However, Kashim won the primary as a proxy of Governor Bala Mohammed who recovered it from him after losing out in his presidential bid. In Kashim’s case, he was the sole aspirant in the contest.
Again, the APC in Jigawa also flouted the law during a special (fresh) senatorial primary election following the death of its senatorial candidate, the late Tijjani Ibrahim Gaya in China after a brief illness.
Senator Muhammad Sabo Nakudu had emerged unopposed in a fresh (special) primary election to replace the late senatorial candidate for Jigawa South West District. Nakudu scored all the 375 votes cast by delegates from seven local councils of the senatorial district in the state.
Announcing the result, the chairman, electoral committee, Engr. Shehu Umar Dange said the exercise was peaceful and orderly. He commended the delegates, local organising committee and the party officials for their support and contribution.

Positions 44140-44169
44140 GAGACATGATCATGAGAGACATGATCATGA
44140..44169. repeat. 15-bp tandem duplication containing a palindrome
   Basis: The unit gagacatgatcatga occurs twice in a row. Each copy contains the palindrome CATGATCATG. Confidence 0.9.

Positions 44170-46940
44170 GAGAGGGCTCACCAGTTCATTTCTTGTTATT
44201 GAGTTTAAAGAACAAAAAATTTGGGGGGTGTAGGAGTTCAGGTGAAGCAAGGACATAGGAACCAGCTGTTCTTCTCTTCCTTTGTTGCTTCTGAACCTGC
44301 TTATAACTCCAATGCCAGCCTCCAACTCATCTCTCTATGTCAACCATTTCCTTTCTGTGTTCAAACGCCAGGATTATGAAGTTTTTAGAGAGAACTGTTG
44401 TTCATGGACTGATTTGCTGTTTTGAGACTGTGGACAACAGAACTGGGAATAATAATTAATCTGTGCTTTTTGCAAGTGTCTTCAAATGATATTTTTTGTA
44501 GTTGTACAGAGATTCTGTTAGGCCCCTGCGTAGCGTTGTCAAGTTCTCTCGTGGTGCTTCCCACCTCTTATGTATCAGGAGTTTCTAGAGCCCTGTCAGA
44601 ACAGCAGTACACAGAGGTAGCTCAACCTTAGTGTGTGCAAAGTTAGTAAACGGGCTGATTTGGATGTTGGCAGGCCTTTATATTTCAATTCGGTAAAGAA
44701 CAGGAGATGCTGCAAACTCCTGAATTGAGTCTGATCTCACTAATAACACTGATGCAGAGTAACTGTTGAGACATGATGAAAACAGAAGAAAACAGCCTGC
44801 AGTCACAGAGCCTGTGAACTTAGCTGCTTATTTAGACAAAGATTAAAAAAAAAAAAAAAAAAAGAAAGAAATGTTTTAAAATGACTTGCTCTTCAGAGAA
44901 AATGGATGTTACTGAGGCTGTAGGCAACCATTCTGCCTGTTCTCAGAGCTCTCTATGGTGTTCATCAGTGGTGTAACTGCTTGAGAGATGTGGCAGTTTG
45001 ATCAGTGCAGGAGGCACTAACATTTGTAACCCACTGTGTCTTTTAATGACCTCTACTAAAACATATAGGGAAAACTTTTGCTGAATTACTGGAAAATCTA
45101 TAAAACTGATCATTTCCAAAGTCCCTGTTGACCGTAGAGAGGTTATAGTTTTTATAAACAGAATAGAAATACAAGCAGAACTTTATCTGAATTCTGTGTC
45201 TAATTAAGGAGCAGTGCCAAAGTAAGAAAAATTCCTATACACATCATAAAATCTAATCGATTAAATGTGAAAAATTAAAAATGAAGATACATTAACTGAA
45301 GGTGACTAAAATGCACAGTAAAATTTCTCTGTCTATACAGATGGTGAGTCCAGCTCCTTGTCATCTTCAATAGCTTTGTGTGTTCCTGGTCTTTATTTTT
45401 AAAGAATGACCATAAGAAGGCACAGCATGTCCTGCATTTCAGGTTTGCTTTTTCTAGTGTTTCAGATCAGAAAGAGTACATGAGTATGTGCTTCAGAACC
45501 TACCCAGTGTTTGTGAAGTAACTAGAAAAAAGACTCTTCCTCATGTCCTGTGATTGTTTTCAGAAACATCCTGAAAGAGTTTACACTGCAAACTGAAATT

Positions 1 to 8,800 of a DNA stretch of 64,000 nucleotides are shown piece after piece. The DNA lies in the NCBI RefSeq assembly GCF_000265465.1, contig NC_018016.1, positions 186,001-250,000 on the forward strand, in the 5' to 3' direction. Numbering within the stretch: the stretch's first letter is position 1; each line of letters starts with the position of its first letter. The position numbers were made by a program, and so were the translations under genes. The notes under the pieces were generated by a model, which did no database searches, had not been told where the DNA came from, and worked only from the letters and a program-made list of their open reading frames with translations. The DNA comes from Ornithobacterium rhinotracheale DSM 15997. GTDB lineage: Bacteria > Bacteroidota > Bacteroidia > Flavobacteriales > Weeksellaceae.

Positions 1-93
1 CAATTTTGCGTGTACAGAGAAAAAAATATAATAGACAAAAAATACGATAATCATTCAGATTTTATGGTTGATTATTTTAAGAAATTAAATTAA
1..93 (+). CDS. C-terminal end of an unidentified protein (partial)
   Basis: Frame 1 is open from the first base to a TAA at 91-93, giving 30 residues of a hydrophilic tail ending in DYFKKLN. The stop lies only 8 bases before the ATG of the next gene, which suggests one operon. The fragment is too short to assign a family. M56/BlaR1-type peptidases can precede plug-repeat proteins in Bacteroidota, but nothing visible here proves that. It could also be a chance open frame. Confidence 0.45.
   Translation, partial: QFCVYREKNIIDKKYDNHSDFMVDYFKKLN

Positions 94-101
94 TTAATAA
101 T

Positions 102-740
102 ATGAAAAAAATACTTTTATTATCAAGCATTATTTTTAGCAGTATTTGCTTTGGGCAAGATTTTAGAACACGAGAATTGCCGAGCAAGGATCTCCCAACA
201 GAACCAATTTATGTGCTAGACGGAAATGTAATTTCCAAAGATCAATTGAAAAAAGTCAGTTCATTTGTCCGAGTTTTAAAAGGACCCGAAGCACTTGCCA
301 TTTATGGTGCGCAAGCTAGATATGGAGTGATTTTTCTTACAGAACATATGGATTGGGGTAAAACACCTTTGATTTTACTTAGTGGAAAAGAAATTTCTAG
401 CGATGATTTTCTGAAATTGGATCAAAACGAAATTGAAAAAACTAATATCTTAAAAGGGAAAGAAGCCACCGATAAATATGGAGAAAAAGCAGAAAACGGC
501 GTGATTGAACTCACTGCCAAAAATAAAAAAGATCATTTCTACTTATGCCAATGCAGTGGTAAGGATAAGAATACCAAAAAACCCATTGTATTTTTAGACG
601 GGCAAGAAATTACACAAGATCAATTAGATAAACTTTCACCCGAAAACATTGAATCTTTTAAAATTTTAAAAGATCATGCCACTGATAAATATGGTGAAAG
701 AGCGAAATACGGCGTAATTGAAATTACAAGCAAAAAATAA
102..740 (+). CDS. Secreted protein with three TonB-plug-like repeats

Senator Nakudu had initially aspired for the gubernatorial position but lost to the serving deputy governor, Alhaji Umar Namadi Danmodi.
Weighing in on the contentious issues, Femi Falana (SAN), said: “Both the electoral act and the Constitution have empowered INEC to reject names of candidates that did not emerge from valid primaries but INEC gave the impression that its hands were tied.
“I was forced to come out to draw the attention of INEC to the relevant provisions of the Constitution in particular. The law imposes a duty on INEC to monitor the primaries of every political party. INEC officials monitored the primary and they submitted reports. If the names of aspirants who did not participate in the primary were submitted, INEC has the power to remove the names and demand from the political party, the names of the actual winners. But INEC said no. This is what has led to the plethora of cases needlessly.
“INEC now goes to court because INEC is a principal party, even though it is a nominal party. The evidence of INEC is going to determine what happens. They will monitor the election as an independent body. This is our report. But this would have been unnecessary if INEC had simply warned the political parties.